The Chanel Bonfire


chanel-bonfire-coverby Wendy Lawless
Gallery Books, 2013
Hardcover, 304 pages
(Paperback, EBook, and Audiobook also available)

Editor’s Note: Glendale resident Wendy Lawless presented her memoir The Chanel Bonfire during National Library Week (April 2013) at the Glendale Central Library. Guest author Carol Brusha, former Board member of the Friends of the Glendale Public Library, recently contributed this book review.

During National Library Week, stage and television actress Wendy Lawless came to the Glendale Public Library to discuss the book she wrote about life with her mother. She read the first chapter, and I decided I wanted to know more so I obtained the book from the library.

Chanel Bonfire is a sad memoir about a woman who should not have had custody of her children. Lawless writes in an objective, journalistic manner, without histrionics, even though her mother was a seething cauldron of them. In the book, when the author finally seeks a therapist, she is told her mother is “psychotic.”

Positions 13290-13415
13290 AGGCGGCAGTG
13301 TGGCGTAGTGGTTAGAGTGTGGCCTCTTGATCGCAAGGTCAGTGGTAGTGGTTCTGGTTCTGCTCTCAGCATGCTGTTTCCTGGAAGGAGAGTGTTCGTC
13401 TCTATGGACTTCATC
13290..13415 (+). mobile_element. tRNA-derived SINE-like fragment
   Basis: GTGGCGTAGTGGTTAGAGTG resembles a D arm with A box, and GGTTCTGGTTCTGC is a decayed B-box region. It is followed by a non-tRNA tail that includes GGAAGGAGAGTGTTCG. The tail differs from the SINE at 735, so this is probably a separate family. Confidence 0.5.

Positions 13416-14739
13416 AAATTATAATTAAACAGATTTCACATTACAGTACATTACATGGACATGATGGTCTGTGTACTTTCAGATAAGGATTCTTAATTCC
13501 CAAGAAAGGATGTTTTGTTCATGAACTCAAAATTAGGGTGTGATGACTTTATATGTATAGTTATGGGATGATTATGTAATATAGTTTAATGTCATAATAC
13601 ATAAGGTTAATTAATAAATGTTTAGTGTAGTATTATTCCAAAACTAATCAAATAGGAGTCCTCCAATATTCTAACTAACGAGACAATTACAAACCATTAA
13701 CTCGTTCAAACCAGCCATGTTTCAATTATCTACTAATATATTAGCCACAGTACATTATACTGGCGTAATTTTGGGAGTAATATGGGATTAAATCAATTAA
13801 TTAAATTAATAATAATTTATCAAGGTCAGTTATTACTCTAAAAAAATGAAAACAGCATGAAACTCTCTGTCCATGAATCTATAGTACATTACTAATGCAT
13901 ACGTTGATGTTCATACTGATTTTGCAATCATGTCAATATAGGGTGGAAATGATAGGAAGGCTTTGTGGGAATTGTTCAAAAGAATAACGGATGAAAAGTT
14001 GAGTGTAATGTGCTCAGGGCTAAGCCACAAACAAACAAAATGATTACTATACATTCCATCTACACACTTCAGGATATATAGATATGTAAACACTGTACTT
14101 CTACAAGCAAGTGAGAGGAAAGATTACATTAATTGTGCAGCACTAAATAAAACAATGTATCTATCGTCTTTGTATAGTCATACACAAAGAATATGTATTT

“You mean, like, crazy?” [Lawless responds.]

“Therapists dislike the word crazy…Let’s just say that your mother is mentally deranged and has lost contact with reality,” said the therapist.

The first part of the memoir describing the author’s life in England focused more on Lawless’ adventures, and I wondered where the book was going. However, later the story becomes much more gripping and the reader can clearly discern that Lawless’ mother was a narcissistic psychopath. You cannot believe what she does and the author tells it very objectively.

The author and her younger sister are survivors, however, and in her book she looks back clear-eyed at the dark world of her childhood spent with a mentally unstable adult.